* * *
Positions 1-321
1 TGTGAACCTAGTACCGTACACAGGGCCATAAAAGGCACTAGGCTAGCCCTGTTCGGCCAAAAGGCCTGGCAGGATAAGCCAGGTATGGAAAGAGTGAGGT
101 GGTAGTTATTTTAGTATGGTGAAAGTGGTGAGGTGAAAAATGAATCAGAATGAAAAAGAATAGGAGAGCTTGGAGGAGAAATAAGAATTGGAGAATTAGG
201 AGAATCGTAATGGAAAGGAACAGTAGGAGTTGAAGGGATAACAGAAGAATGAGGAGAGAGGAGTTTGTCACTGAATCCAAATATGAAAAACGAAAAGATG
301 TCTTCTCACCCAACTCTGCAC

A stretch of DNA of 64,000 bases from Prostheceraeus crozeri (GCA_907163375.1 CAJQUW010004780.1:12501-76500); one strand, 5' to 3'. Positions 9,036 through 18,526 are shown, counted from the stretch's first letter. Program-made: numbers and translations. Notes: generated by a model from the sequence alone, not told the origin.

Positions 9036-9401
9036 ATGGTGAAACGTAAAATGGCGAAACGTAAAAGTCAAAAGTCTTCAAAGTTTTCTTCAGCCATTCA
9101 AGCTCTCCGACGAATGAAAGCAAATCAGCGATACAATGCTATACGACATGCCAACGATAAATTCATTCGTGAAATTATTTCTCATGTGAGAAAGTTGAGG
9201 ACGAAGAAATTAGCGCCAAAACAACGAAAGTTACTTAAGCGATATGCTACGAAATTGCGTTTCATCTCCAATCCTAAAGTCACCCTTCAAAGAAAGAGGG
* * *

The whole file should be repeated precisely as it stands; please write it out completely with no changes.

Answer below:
Positions 1-321
1 TGTGAACCTAGTACCGTACACAGGGCCATAAAAGGCACTAGGCTAGCCCTGTTCGGCCAAAAGGCCTGGCAGGATAAGCCAGGTATGGAAAGAGTGAGGT
101 GGTAGTTATTTTAGTATGGTGAAAGTGGTGAGGTGAAAAATGAATCAGAATGAAAAAGAATAGGAGAGCTTGGAGGAGAAATAAGAATTGGAGAATTAGG
201 AGAATCGTAATGGAAAGGAACAGTAGGAGTTGAAGGGATAACAGAAGAATGAGGAGAGAGGAGTTTGTCACTGAATCCAAATATGAAAAACGAAAAGATG
301 TCTTCTCACCCAACTCTGCAC

A stretch of DNA of 64,000 bases from Prostheceraeus crozeri (GCA_907163375.1 CAJQUW010004780.1:12501-76500); one strand, 5' to 3'. Positions 9,036 through 18,526 are shown, counted from the stretch's first letter. Program-made: numbers and translations. Notes: generated by a model from the sequence alone, not told the origin.

Positions 9036-9401
9036 ATGGTGAAACGTAAAATGGCGAAACGTAAAAGTCAAAAGTCTTCAAAGTTTTCTTCAGCCATTCA
9101 AGCTCTCCGACGAATGAAAGCAAATCAGCGATACAATGCTATACGACATGCCAACGATAAATTCATTCGTGAAATTATTTCTCATGTGAGAAAGTTGAGG
9201 ACGAAGAAATTAGCGCCAAAACAACGAAAGTTACTTAAGCGATATGCTACGAAATTGCGTTTCATCTCCAATCCTAAAGTCACCCTTCAAAGAAAGAGGG